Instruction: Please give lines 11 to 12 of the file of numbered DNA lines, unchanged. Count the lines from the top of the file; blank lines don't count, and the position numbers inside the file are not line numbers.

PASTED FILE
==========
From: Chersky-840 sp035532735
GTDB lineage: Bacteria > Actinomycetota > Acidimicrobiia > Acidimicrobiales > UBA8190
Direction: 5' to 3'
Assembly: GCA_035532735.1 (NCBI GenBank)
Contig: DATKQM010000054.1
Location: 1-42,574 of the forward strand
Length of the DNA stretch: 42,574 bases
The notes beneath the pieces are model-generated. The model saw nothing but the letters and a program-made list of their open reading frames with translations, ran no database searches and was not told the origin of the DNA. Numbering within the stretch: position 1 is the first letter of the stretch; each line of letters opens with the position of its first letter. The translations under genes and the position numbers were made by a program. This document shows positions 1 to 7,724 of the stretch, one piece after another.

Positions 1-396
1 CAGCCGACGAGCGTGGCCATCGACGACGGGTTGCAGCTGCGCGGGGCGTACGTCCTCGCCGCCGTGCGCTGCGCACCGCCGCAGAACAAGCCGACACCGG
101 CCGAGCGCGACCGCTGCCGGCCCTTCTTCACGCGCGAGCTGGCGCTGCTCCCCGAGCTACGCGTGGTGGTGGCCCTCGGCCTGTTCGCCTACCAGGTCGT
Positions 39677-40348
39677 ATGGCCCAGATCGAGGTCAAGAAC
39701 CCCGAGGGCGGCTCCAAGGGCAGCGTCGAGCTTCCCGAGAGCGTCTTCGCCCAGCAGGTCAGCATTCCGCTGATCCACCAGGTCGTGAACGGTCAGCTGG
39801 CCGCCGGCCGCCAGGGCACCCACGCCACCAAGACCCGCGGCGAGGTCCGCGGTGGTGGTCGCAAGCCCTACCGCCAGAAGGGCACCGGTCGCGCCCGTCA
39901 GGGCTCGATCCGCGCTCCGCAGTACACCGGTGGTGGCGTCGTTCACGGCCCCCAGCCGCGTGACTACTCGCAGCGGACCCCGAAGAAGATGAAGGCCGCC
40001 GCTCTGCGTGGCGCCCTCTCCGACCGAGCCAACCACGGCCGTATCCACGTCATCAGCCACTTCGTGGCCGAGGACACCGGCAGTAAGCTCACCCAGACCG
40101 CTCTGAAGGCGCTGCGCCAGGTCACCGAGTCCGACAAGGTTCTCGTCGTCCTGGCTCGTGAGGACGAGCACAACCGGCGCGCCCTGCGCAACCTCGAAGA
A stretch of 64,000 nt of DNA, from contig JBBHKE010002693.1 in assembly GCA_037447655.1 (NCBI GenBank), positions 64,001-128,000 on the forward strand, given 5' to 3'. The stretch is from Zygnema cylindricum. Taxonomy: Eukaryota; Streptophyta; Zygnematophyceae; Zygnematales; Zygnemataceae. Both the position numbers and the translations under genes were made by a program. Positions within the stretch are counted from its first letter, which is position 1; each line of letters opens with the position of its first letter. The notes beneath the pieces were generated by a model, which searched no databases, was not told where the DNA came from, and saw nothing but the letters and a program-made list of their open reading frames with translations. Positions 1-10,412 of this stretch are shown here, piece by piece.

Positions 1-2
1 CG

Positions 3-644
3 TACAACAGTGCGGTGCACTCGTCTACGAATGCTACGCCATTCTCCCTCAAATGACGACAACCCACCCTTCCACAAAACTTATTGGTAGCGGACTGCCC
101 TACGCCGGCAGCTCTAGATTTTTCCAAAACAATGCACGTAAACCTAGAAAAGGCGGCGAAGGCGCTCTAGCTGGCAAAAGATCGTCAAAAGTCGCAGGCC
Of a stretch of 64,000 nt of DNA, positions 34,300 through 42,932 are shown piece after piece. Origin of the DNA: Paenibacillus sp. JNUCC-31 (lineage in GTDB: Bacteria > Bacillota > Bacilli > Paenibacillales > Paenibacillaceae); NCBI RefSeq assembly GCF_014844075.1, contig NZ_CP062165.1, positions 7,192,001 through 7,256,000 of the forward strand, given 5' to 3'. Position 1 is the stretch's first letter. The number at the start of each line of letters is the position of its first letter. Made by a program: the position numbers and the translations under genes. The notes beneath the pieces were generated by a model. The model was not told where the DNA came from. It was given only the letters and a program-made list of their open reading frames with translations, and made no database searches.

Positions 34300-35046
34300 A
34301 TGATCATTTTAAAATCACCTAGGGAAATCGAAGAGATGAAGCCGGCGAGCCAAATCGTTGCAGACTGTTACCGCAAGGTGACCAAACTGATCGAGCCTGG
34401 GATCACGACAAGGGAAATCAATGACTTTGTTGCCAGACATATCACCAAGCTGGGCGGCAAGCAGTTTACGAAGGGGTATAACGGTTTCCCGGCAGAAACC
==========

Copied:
101 CCGAGCGCGACCGCTGCCGGCCCTTCTTCACGCGCGAGCTGGCGCTGCTCCCCGAGCTACGCGTGGTGGTGGCCCTCGGCCTGTTCGCCTACCAGGTCGT
Positions 39677-40348